Module cssexist Import misc cssrel cssexistl cssexistm cssexistx ;
(***** This puts together cssexistl, cssexistm and cssexistx to show that
the CSS relation gives a function: For every input there is an output
*****)
(***** So far we've been working with a key (K0 ... K4) and
a sector (S) in our environment; we now discharge them to make
them parameters. *****)
Discharge K0 ;
(************ This is the main theorem *********)
Goal
{K0,K1,K2,K3,K4:byte} (* For every key... *)
{S:sector} (* And every sector ... *)
{i:nat}{ii:index i} (* And every i < 2048 ... *)
Ex[b:byte] (* There is a byte ... *)
CSS K0 K1 K2 K3 K4 S i ii b; (* output by the CSS relation *)
(************ Proof: ***********)
intros K0 K1 K2 K3 K4 S i ii;
(* Use trichotomy i < = > 127 *)
Refine Trich_rec i num127;
(* i < 127 *)
intros lt ;
Refine ExIn (S i ii);
Refine pair;
Refine pair;
intros ;
Refine Eq_refl;
intros ;
Refine Eq_refl;
intros in ;
Refine not_Lt_Gt i num127 ;
Immed ;
Refine in.1;
(* i > 127 *)
intros gt ;
Refine Xproof K0 K1 K2 K3 K4 S i (gt, ii);
intros w xw ;
Refine ExIn (bXor (wLowByte w) (PAL (S i ii)));
Refine pair ;
Refine pair ;
intros lt ;
Refine not_Lt_Gt i num127 ;
Immed ;
intros eq ;
Refine not_Lt_Eq num127 i ;
Immed ;
intros in ;
Refine ExIn w ;
Refine pair ;
Immed ;
Refine Eq_refl ;
(* i = 127 *)
intros eq ;
Refine ExIn (S i ii);
Refine pair;
Refine pair;
intros ;
Refine Eq_refl;
intros ;
Refine Eq_refl;
intros in ;
Refine not_Gt_Eq i num127 ;
Immed ;
Refine in.1;
Save CSSproof; (* QED *)
(* There we have it - the CSS Relation really does define a function.
Note that this is a purely mathematical result. In particular, I have
not shown that any particular program produces an output - I have
carefully avoided repesenting any program for CSS, but have just used
a mathematical relation between inputs and outputs.
This is an important piece of information; it is not obvious from looking
at the definition of CSS that it really does produce an output from every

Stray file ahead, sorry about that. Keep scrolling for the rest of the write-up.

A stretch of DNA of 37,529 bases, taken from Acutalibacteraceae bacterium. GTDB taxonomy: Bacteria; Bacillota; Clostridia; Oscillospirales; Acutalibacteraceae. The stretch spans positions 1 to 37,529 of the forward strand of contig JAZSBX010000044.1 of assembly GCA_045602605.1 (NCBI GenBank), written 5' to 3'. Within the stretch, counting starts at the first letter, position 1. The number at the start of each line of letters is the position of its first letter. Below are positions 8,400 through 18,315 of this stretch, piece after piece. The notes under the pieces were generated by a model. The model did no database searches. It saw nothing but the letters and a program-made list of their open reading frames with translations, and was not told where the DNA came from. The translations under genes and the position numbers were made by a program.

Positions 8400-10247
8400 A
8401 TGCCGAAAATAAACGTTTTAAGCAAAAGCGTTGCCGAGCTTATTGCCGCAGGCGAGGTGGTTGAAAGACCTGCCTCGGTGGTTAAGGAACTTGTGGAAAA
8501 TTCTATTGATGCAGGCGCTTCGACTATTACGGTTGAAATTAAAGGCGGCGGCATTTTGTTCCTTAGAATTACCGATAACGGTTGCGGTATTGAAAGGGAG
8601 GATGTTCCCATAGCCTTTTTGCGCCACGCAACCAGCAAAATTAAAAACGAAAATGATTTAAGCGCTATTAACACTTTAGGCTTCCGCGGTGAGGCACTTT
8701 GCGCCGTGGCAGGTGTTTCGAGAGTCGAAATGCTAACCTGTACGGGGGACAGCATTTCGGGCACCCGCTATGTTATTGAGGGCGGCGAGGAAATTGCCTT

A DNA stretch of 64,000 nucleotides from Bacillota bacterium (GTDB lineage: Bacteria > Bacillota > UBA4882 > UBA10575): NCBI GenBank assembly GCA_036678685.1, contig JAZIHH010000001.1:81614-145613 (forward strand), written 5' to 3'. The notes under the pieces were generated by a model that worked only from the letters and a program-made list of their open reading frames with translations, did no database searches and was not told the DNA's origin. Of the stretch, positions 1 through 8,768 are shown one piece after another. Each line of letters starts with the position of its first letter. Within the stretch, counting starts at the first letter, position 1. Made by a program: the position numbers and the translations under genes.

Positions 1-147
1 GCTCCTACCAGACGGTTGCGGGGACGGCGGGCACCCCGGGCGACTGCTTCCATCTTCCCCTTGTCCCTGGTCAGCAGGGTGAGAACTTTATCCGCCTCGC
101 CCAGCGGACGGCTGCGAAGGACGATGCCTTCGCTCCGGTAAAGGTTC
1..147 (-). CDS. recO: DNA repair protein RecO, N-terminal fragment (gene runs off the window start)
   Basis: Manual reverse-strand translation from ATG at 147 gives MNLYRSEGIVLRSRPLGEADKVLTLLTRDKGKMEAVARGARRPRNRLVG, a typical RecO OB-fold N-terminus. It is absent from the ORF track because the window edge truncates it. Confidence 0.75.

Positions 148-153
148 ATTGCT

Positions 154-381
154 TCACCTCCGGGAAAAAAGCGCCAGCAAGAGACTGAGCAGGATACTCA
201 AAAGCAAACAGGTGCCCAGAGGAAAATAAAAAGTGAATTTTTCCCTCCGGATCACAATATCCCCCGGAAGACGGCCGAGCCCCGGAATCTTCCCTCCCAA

input.
It would be disastrous if our theorem we not true : imagine making a movie
but then finding that CSS cannot be used to put your movie onto DVD.
Or buying a DVD drive and a DVD, but discovering that the CSS algorithm
cannot decode the content of the DVD.
This proof gives value to both consumers and content-producers, by giving
them confidence in the reliability of the CSS technology.
*)
(* However, my attempt to avoid actually giving a program for CSS is a
failure. The proof - the object CSSproof defined above - is also a
program. This program implements the CSS algorithm.
My failure to avoid giving a program is not due to incompetence or lack
of skill on my part. Rather, it is a consequence of a deep mathematical
result - the Curry-Howard isomorphism - that shows that proofs are
programs, and vice-versa.
For the mathematical result above, the Curry-Howard isomorphism says
Applied to the result we set out to prove; Curry-Howard says that any
proof is a program implementing CSS; it is a mathematical impossibility
to proof our result without giving such a program.
*)
(*
Instructions for running the program.
**** BEFORE RUNNING THIS PROGRAM, YOU MUST CHECK THE APPROPRIATE LOCAL
LAWS. I WILL NOT BE RESPONSIBLE IF FOLLOWING THESE INSTRUCTIONS
VIOLATES THE DMCA OR ANY OTHER ACT ****
(1) Encode your sector as an object of type {i:nat}(index i)->byte :
[ S = ... : {i:nat}(index i)->byte ];
(2) Encode your key as 5 bytes :
[ K0 = ... : byte ];
[ K1 = ... : byte ];
[ K2 = ... : byte ];
[ K3 = ... : byte ];
[ K4 = ... : byte ];
(3) Choose the index J of the byte you want to extract, and give a proof
JJ that J < 2048:
[ J = ... : nat ];
[ JJ = ... : index J ];
(4) Use the lego "Normal" directive to extract the byte:
(Normal (witness (CSSproof K0 K1 K2 K3 K4 S J JJ)));
*)